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COMICE Randomised Trial of Cediranib and Olaparib Maintenance in patients with Advanced/recurrent Cervical Cancer

PIVOTAL PIVOTAL: Pharmacological Individualisation of VOriconazole Therapy for AntifungaL treatment


A perianal abscess is a collection of pus at or near the back passage (anus) caused by an infection. This usually causes severe pain. The treatment is an urgent operation to cut the skin over the abscess and drain the pus. When the pus has been drained, a cavity remains. This is normally packed with an internal dressing. The pack is changed regularly until the cavity heals, which takes between two and eight weeks. Patients are usually discharged on the day after surgery and ongoing dressing changes are performed by a treatment room nurse or district nurse. Although the use of an internal dressing (pack) is standard treatment in the UK, there is little evidence that it is beneficial. Dressing changes can cause discomfort and inconvenience for patients and may be an unnecessary cost for the NHS. The purpose of this study is to collect information about the current treatment, natural history, and impact on quality of life of perianal abscesses. This information will be essential to prepare for a larger study where we will compare packing and non-packing of the abscess cavity. We want to find out how the treatment affects patients lives, and how and when is best to record the data in order to help design the trial. We propose to identify patients who have had an emergency incision and drainage operation for a primary perianal abscess from around ten NHS hospitals across the north west of England and to invite them to be involved in the study on the first day after their operation. We propose to follow these patients up for six months during which time we will gather information on pain, quality of life, number of dressing changes, time to healing, abscess recurrance, delayed healing rates and time to return to work or normal activity.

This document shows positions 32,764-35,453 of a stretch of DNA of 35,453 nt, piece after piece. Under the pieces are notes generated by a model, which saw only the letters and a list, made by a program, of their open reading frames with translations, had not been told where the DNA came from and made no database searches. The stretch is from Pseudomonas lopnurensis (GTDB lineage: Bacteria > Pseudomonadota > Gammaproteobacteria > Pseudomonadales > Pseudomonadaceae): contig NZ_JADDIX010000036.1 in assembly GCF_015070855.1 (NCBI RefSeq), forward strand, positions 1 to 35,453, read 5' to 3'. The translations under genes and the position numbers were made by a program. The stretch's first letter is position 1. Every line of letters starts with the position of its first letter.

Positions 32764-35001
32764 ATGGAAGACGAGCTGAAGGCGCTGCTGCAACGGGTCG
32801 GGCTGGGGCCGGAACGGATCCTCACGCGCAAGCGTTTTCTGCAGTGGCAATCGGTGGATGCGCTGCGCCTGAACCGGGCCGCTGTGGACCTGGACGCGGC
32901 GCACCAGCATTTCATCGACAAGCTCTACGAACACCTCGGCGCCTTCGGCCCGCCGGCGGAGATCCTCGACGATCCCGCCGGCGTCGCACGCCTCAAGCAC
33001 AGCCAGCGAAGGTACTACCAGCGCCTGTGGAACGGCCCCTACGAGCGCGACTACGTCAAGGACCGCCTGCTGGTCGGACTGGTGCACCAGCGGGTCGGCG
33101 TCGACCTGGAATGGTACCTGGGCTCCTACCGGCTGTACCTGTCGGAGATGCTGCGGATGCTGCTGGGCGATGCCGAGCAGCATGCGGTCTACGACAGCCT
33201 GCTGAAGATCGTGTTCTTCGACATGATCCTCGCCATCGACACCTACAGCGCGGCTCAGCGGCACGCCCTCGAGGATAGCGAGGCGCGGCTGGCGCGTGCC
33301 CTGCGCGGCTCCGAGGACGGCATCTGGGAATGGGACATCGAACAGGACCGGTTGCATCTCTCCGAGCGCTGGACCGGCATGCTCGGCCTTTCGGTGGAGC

UK-COMPASS A Prospective Cohort Comparison Study of Open and Endovascular Techniques for Juxtarenal and Suprarenal Abdominal Aortic Aneurysms (The UK Complex AAA Study).

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